Man, I remember gawking at this VHS cover at Toys R Us in the late ’80s. Toys R Us used to have a super small VHS section that contained Disney movies and the odd Godzilla film. Long before Capcom made crossovers popular in the late ’90s, there was 1962’s KING KONG vs. GODZILLA! I had no clue such a film existed so I nearly crapped my pants when I first saw the box sitting pretty on the shelf. Suddenly I no longer cared about buying that latest ThunderCats toy or the newest Nintendo game. Rather, all I wanted was to walk away with just a movie… from Toys R Us! We’re talkin’ TOYS R US here! You know it had to take a pretty damn special movie to possess any kid to want to do that. King Kong vs. Godzilla was that special. My parents bought it on sight and I remember being a bit disappointed when I finally saw the movie. Still, I liked it enough and had no regrets of not buying Leonardo: Scuba Diving Edition!
Speaking of King Kong, I just watched Kong: Skull Island the other night. It was pretty good, and I am excited for this new “MonsterVerse” that Legendary has created. Crossover franchises are all the rage now, and I can’t wait for King Kong vs. Godzilla to hit theatres on May 29, 2020. That’s sure to be epic.
After discovering the internet in the late ’90s, I purchased a subtitled version of King Kong vs. Godzilla. I enjoyed it a lot more than the English dub. So, how does this all relate to Rampage? Well of course…
Yeeeeee-ahhh A used… pink bathrobe
A rare… mint snowglobe
A Smurf… TV tray
I bought on eBay!
My house… is filled with this crap
Shows up in BUBBLE WRAP
Most every day
What I bought on eBay!
Tell me why I need another pet rock
Tell me why I got that ALF alarm clock
Tell me why I bid on Shatner’s old toupee
They had it on eBay!
I’ll buy… your knick-knack
Just check… my feedback “A++!” they all say
They love me on eBay!
Gonna buy a slightly damaged golf bag
Gonna buy some Beanie Babies, new with tag
From some guy I’ve never met in NOOOORWAAAY
Found him on eBay!
I am the type who is liable to snipe you
With two seconds left to go, whoaaaa Got Paypal or Visa, whatever’ll please ya
As long as I’ve got… THE DOOOUGH!
I’ll buy… your tchotchkes
Sell me… your watch, please
I’ll buy… I’ll buy, I’ll buy, I’ll buy… I’M HIGHEST BIDDER!!
JUNK KEEPS ARRIVING IN THE MAIL
FROM THAT WORLDWIDE GARAGE SALE (Dukes Of Hazard ashtray) Hey! A Dukes Of Hazard ashtray OHHHH YEAH… I bought it on eBay!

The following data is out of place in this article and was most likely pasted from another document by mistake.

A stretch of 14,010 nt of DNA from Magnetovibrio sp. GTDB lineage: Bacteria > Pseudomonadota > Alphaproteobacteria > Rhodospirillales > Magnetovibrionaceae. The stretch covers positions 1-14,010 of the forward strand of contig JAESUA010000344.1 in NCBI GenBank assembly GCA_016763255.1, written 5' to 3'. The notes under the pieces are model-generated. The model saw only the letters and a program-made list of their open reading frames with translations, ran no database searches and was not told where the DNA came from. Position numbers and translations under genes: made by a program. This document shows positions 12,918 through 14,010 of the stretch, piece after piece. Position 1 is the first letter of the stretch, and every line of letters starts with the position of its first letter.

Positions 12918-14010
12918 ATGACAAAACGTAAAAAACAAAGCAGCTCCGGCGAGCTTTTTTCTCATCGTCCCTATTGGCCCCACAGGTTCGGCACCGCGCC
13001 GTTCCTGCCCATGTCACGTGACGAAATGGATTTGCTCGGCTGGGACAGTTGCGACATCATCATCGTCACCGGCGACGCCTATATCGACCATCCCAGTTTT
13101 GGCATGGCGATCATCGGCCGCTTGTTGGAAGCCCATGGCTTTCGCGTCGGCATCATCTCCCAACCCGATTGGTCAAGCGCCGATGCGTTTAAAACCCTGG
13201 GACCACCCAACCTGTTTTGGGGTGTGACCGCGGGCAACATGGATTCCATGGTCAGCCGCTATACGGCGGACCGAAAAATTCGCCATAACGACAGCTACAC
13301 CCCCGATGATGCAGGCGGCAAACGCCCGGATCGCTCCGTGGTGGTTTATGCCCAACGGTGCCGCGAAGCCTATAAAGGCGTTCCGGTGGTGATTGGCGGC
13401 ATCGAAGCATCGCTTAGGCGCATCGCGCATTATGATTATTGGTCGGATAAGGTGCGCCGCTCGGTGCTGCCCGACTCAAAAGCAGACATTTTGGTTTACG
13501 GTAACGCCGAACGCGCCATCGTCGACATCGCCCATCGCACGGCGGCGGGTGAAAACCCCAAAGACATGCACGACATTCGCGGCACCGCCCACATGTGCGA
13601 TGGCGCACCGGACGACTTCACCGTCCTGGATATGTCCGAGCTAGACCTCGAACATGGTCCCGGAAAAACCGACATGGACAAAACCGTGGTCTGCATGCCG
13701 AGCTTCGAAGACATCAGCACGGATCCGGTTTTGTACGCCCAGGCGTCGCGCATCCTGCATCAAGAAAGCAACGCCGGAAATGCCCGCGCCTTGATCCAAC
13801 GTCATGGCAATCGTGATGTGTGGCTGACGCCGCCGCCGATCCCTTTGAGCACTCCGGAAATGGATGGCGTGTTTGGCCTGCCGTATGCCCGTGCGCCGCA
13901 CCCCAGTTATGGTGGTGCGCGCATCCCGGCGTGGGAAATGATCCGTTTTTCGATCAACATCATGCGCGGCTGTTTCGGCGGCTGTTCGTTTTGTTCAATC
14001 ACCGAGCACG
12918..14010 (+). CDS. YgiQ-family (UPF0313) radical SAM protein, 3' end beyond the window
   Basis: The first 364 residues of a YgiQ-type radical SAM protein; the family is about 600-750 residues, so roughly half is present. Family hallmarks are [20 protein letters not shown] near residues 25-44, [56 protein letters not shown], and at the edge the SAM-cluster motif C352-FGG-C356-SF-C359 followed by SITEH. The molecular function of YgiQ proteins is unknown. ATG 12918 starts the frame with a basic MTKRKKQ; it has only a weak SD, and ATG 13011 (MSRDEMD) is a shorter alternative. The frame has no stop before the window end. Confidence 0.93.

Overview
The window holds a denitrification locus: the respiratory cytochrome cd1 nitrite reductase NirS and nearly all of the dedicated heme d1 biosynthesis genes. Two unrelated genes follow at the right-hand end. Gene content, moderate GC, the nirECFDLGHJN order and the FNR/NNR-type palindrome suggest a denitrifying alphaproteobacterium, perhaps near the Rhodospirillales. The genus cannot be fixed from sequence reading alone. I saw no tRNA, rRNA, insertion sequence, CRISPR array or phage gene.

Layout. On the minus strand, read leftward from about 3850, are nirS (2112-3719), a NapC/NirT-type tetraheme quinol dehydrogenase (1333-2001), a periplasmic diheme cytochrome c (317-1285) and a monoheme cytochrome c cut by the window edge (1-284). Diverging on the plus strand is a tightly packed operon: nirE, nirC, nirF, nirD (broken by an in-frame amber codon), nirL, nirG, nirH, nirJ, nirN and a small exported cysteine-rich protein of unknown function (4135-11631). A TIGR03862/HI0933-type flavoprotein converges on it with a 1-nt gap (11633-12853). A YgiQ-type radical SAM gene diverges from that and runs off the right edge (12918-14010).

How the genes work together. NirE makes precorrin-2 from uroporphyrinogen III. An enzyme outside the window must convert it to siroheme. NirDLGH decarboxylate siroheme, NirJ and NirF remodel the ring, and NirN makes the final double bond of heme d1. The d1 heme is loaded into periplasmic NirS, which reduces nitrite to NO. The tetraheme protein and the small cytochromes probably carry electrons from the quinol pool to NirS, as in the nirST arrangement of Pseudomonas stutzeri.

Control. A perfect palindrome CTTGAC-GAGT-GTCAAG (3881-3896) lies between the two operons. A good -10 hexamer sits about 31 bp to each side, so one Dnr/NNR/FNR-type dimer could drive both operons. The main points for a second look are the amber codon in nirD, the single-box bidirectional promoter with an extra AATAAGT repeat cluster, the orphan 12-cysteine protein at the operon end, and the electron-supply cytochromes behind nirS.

Wanna buy a Pac-Man Fever lunchbox
Wanna buy a case of vintage tube socks
Wanna buy a Kleenex used by Dr. Dre, used by Dr. Dre!
Found it oneBay!
Wanna buy that Farrah Fawcet poster Pez dispensers and a toaster DON’T KNOW WHY… the kind of stuff you’d throw away
I’ll buy oneBay!
What I bought on eBay-y-y-y-y-y-y-y-y-y!
Indeed. The best part of the game is scaling a building that allows you to clobber that one, the one behind it and the one next to it as well. That, along with playing with your brother or friend, was as good as it got in Rampage.
November 6, 1993 marks one of the strangest incidents ever witnessed in sports history. It was a rematch between Riddick Bowe and Evander Holyfield. During round seven, a fan parachuted down just missing the ring. The bizarre incident caused a 21 minute delay.
Holyfield eventually won the bout after the fight went 12 rounds. He regained his World Heavyweight title. It was the only loss Riddick Bowe would ever suffer in his boxing career.
Every five or so stages, you conquer another region. No password or save system made beating this game a daunting and tedious chore.
RAMPAGE THROUGH THE YEARS
I was a bit saddened when we never got a Super Rampage on the SNES. I thought that spelled the end but Rampage saw a revival during the 32-bit generation in the form of Rampage World Tour. I bought a copy back in 2003 and it’s OK for what it is, but I was disappointed there wasn’t a three player mode. There was no excuse for that especially since the Saturn could more than handle it. Therefore the port always came off as incredibly lazy to me.
Rampage: Total Destruction came out on the Wii in 2006. Who knows if Rampage will ever be resurrected again (in video game form).